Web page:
What is the actual story behind the Ashkenazi way of pronunciation? I am uncertain as to whether Ashkenazim consider their form of pronunciation older than Sephardi, just an alternative, or... Any help greatly appreciated!

The question, in summary: is there historical evidence to support that either Ashkenazi or Sephardi pronunciation is more related to the form of Hebrew Moshe used?

closed as too broad by DanF, Double AA Jan 26 '15 at 20:26

Please edit the question to limit it to a specific problem with enough detail to identify an adequate answer. Avoid asking multiple distinct questions at once. See the How to Ask page for help clarifying this question. If this question can be reworded to fit the rules in the help center, please edit the question.

  • 1
    I think you'll find that, just like all schemes of pronunciation, the two traditions have a common ancestor and the same amount of time evolving. Is this question about the "actual story" or how Ashkenazim consider it? It seems to be two different questions. – Charles Koppelman Jan 26 '15 at 19:57
  • Someone who thought there weren't enough S sounds already decided to make the taf also be one.. I don't know. – CashCow Jan 27 '15 at 10:47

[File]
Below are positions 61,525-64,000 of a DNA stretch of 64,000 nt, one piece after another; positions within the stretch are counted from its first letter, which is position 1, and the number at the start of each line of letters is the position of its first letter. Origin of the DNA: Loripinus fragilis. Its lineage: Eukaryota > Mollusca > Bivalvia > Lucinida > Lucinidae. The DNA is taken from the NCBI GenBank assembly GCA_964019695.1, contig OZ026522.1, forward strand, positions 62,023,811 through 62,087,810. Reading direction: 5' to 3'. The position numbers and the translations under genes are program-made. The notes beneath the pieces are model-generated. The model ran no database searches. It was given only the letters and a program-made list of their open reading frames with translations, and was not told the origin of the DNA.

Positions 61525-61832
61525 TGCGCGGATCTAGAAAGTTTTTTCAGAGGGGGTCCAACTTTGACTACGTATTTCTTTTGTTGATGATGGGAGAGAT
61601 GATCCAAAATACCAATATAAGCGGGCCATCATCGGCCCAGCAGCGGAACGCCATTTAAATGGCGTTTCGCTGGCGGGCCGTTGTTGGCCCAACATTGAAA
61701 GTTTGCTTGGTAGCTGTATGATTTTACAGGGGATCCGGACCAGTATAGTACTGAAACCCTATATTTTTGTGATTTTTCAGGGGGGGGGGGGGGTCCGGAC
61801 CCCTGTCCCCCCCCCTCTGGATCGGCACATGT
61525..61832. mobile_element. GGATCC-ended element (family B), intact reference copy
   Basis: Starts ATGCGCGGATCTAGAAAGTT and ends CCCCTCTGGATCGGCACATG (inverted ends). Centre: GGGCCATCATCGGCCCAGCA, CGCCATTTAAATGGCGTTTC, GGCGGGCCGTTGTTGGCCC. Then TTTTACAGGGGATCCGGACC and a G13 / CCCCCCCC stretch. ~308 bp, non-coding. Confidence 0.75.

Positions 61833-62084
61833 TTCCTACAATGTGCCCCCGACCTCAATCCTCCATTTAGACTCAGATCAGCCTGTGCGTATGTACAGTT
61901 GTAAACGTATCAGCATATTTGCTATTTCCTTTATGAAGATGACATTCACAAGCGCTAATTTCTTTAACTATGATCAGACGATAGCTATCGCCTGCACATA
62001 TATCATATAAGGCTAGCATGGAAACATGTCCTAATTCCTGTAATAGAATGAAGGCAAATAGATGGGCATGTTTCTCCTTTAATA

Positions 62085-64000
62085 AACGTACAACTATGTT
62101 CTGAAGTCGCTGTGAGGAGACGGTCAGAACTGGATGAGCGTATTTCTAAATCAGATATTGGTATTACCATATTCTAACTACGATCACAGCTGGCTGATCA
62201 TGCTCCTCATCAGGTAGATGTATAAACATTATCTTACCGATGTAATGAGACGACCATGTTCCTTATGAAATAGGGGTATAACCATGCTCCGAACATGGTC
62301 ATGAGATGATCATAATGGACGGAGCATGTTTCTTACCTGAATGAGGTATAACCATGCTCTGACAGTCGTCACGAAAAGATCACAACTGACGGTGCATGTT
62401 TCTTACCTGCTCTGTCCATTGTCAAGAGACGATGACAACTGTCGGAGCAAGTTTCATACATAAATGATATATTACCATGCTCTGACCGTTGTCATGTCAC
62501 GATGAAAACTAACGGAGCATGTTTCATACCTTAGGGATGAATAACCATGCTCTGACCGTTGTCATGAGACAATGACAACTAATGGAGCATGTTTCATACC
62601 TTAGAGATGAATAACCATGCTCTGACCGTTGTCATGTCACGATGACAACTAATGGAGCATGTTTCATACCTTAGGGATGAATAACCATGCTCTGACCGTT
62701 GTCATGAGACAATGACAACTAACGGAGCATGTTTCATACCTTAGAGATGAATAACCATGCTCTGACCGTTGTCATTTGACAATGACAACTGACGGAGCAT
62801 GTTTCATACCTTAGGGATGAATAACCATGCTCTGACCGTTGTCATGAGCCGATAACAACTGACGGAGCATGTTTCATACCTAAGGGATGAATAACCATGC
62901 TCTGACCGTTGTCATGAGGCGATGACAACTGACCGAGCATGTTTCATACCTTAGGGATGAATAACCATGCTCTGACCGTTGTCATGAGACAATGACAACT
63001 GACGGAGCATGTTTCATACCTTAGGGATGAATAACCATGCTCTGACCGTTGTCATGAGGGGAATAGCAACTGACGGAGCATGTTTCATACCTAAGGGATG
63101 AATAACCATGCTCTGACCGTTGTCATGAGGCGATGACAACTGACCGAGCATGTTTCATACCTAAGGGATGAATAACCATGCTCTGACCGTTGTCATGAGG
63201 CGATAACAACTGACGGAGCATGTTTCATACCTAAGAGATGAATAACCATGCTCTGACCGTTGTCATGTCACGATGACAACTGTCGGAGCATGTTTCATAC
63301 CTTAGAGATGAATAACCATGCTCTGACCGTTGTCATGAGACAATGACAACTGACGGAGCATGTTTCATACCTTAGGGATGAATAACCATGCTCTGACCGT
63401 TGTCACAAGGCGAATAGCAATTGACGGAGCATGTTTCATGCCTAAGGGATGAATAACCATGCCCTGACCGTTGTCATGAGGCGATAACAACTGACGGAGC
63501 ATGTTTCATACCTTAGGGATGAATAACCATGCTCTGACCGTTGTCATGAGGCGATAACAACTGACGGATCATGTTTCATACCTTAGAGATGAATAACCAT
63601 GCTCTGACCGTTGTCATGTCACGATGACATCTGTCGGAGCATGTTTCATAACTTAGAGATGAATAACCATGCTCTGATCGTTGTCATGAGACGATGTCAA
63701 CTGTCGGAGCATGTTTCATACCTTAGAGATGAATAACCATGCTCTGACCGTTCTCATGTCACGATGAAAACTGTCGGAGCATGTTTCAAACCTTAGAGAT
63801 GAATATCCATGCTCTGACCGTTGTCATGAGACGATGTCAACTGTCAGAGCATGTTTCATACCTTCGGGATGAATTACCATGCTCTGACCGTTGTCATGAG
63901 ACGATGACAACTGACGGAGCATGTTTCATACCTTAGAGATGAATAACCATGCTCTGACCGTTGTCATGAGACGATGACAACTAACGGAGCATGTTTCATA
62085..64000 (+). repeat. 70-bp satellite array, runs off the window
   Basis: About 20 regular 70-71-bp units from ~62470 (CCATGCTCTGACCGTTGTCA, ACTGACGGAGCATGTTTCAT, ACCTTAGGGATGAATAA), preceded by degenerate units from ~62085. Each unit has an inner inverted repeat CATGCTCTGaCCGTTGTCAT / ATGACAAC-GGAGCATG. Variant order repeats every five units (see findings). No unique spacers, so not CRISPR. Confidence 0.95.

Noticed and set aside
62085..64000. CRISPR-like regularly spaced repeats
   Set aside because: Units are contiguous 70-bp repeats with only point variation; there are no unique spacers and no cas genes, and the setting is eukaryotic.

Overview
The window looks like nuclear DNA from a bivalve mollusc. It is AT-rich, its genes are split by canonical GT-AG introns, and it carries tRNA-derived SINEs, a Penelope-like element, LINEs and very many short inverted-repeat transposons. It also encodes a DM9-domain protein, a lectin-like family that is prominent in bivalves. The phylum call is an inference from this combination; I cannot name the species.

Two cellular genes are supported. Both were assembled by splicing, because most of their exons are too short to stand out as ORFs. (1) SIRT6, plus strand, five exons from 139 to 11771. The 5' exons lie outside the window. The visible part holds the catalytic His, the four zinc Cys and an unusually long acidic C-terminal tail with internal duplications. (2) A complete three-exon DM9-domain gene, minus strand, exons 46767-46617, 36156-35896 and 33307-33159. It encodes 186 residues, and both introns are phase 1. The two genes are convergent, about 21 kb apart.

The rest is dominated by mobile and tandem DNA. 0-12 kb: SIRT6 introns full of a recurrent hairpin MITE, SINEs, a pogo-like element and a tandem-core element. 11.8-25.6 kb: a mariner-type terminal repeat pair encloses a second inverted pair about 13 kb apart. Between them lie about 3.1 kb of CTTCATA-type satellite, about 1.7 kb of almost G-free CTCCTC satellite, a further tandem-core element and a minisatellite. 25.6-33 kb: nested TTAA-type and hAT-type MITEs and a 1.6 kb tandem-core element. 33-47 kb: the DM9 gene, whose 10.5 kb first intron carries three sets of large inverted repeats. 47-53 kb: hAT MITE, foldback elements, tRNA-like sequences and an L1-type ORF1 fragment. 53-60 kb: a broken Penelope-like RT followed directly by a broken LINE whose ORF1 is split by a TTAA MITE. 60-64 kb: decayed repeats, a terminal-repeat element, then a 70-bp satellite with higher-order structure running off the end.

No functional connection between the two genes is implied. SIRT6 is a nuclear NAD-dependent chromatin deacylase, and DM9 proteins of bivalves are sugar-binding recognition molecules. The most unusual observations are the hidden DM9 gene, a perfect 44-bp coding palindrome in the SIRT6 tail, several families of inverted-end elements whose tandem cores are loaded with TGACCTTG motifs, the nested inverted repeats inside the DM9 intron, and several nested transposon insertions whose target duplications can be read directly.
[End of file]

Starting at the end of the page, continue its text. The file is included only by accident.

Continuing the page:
• 1
    This article, "The Phonology of Ashkenazic" is excerpted from the book Hebrew in Ashkenaz: A Language in Exile. The book has several relevant articles by various authors, but this particular chapter by Dovid Katz is specifically about the sound of the language and what phonological shifts happened over time. He is a respected scholar of the history of both Yiddish and Ashkenazic Hebrew. Regarding what Moses spoke, no one today speaks it, although Yemeni or Iraqi Hebrew may be close since they use certain consonants that Europeans do not. – Mike Jan 27 '15 at 11:21
  • It might be interesting to note that in Old German, "th" is pronounced "s." – ezra Mar 30 '17 at 22:02